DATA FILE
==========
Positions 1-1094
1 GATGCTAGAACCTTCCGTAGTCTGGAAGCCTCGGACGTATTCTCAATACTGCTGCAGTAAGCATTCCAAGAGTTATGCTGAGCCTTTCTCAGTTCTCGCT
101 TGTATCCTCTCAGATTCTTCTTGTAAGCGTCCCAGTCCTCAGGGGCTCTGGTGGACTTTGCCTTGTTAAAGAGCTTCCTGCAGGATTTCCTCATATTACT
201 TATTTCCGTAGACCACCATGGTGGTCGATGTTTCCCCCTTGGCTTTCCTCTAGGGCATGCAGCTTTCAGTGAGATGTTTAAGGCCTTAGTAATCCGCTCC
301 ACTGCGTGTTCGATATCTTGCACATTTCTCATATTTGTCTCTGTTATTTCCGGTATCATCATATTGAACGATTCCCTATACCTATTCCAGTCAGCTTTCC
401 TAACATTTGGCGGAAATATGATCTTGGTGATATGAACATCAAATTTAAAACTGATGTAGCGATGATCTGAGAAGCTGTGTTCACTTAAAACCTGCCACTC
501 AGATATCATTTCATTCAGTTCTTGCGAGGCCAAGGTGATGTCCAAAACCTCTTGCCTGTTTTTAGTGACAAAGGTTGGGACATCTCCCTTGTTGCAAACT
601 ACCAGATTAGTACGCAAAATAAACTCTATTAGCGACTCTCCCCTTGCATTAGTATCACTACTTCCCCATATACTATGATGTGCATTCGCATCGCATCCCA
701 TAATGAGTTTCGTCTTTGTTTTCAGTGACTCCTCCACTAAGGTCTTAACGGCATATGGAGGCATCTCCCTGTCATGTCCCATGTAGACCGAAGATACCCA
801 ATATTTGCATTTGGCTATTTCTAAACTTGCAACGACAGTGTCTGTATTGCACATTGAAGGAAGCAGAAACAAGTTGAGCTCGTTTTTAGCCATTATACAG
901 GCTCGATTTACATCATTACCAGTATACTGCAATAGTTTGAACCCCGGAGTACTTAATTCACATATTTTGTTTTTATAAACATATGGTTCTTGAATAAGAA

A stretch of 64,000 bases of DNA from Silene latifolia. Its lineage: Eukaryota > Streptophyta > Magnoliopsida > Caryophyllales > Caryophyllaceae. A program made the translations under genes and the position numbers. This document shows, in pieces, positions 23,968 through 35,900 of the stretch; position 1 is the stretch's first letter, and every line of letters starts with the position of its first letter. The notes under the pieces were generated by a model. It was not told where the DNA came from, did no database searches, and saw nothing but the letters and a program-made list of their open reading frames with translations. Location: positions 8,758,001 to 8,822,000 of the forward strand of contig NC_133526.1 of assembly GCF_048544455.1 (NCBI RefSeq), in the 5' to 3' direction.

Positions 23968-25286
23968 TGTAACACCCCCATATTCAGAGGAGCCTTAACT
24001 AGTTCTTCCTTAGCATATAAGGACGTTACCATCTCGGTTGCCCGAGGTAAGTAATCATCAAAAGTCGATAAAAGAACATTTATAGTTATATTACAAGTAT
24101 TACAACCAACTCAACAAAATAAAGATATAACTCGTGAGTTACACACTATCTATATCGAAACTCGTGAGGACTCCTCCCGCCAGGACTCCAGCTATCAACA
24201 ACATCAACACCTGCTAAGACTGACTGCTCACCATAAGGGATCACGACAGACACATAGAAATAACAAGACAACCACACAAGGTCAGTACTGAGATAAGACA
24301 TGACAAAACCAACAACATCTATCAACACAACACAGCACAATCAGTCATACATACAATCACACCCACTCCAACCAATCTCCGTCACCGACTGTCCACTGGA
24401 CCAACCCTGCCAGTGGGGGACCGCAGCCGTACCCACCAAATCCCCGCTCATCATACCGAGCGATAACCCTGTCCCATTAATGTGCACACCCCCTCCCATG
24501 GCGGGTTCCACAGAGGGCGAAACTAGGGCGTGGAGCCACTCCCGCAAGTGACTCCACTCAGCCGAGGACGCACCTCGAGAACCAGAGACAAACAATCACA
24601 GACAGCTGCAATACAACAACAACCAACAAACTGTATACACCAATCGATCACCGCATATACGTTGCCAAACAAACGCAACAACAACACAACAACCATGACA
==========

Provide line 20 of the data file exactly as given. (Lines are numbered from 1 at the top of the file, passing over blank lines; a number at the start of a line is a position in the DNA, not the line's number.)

24501 GCGGGTTCCACAGAGGGCGAAACTAGGGCGTGGAGCCACTCCCGCAAGTGACTCCACTCAGCCGAGGACGCACCTCGAGAACCAGAGACAAACAATCACA